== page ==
(Because I am a reactionary and dress as a rebuke to the slovenly, I wear the same outfit sometimes on weekends, too.)

Ian said...

Fine. I'll stand by peddling though. For the record I enjoy asw too.

Thing is, 'no brown in town' based on the country/business split seemed fair enough (for the 19th Century, or anyone with a country estate to go back to) but am I alone in thinking that trying to update that to the size of a city (and how do we benchmark that population, square miles?) is a decent criteria for choosing whether to wear brown shoes or not? You may as well say "no brown on a full moon"...but y'know these blogs might be less fun without 'the rules'.

Young Fogey said...


The rules for dressing have a hierarchy of importance, and top of the list is dressing for the occasion. Next down is dressing for the location.

If the occasion is a court date, you wear a suit, even if you're in Podunk. If the occasion is washing the car, you wear your grubbies, even if you live in the heart of a metropolis.

But then comes location. In large conurbations, gray concrete, black asphalt, and blue glass predominate, so those colors are the city colors. In the country, the brown of the earth and the green of the plants predominate, so those colors in clothing let the wearer blend mellifluously with his surroundings.

As Will said, this "is a not unreasonable guideline" (emphasis added). Using it as a guideline helps us dress better. For meetings, or business in a large city, black shoes, though unadventurous, will never be out of place. But that doesn't mean you can't wear other colors. Having said that, using the city vs. country dressing conventions as a guideline, you might choose dark brown or burgundy shoes to wear in town instead of black ones. Most people won't notice, or even care, but some will notice you look good, without necessarily being able to put their finger on why.

Go ahead and wear whatever you want, but part of wearing clothes is consideration for others. By being aware of the conventions for dress, it's easier to express our consideration via what we wear. And regardless of what we think "ought" to be, what is is more important, and it is the fact that we are judged by what we wear.

Marc said...

You're not alone Ian. 'No brown in town' is an outdated pseudo-rule which seems to be clung to by people attaching themselves to an bygone dress era aesthetic. Or perhaps to an off-the-cuff remark that applies to little more than a London winter. It just doesn't make sense.
There are many many 'towns' or cities around the world that are brown in tone - and some that appear brown under summer sun and foliage. Both shoes and clothing in brown work in such places. How can a town or city comprised of rich tones of red and brown bricks not complement browns in clothing?

I declare this 'rule' deceased. It's a poor rule of thumb.

2Stoics said...

Unasailably sharp.

Young Fogey said...

Talk about a tempest in a teacup! (But I will admit to being the biggest blowhard in said tempest.) When did a "guideline" become a rule that needs to be pronounced dead?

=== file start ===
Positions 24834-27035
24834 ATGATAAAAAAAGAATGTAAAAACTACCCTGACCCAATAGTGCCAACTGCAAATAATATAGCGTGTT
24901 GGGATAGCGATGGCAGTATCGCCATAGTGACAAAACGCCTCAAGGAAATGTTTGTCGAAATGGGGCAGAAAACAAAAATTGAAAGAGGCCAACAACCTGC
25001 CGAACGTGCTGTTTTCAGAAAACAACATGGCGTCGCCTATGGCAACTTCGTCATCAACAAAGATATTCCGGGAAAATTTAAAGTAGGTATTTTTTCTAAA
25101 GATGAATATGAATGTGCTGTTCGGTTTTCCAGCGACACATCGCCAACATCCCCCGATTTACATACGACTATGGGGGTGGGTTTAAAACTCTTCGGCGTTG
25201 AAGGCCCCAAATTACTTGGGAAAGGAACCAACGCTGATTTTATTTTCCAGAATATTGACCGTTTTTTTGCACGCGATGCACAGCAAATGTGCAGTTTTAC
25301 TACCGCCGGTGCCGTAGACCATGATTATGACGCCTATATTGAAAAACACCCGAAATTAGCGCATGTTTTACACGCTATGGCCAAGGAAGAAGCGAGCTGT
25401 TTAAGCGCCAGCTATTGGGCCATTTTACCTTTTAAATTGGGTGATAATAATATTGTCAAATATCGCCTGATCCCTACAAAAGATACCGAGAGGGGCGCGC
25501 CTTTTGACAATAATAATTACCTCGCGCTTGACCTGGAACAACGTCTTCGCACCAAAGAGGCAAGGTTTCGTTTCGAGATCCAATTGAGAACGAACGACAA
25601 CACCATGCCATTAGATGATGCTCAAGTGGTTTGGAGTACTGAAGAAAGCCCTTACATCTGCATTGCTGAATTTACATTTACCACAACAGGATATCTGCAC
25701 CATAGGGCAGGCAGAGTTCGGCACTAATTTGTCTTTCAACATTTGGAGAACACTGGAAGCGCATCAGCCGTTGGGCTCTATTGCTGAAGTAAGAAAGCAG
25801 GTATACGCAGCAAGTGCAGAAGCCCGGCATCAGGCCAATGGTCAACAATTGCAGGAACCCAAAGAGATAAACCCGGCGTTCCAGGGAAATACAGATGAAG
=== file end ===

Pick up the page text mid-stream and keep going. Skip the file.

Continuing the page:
Yeah, sure, historically it was a rule. As it turns out, even now there are some cities where black is the shoe color for business, and anyone wearing something else would be considered odd, or out of place at the least, for wearing brown (I'm looking at you, Tokyo and Seoul and, according to rumour, the City of London). However, in our post-Cultural Revolution anything goes world, yeah, sure, you can wear a T-shirt (underwear), sweat pants (athletic wear), and flip-flops (beach wear) in a city and hardly anyone would bat an eye at you.

Then again, they won't take you seriously, either.

(BTW, argument ad absurdum, so don't get all lathered up about it—I know no one here is advocating the sloppy look.)

Ian said...

Young Fogey: "I know no one here is advocating the sloppy look",

Hear, hear. At least we can agree on that.

BlueTrain said...

Dressing casually is not as easy as it seems, though dressing sloppily certainly is. The problem is, you have to dress to fit in. That doesn't mean you have to wear flip-flops if you'd rather wear boat shoes. I don't even have any flip-flops, or shower shoes, as we called them in the army. My boss at work (almost) never dresses casually but his boss, the owner, does--sort of. This time of the year he wears a suit but (almost) never a necktie. It's pointless for me to wear a suit but I wear a necktie four days out of five and I'm the only other one who does.

We were in London a year ago last August and I carefully observed what people were wearing. Suits were very much in evidence, yet neckties were scarce. Hats were equally scarce and I saw a grand total of one bowler, just outside Buckingham Palace. Fashions do indeed change but one can rarely tell if things are getting better or worse. Either way, one should not confuse "well dressed" with "suitably dressed," though I will admit, it's easy to do.

I'm also one of those who will usually be the one who is overdressed, though you should see what I wear at home, if anything. When I am ready to run errands on a Saturday morning, even my wife will comment sometimes on how dressed up I am. I will not wear shorts outside and a t-shirt is just underwear (and should not show at the neck). But I've always been a little eccentric in matters of dress.

Anonymous said...

"Town" in the "rule" refers to the government or business center of the city.

Central Park, anyone?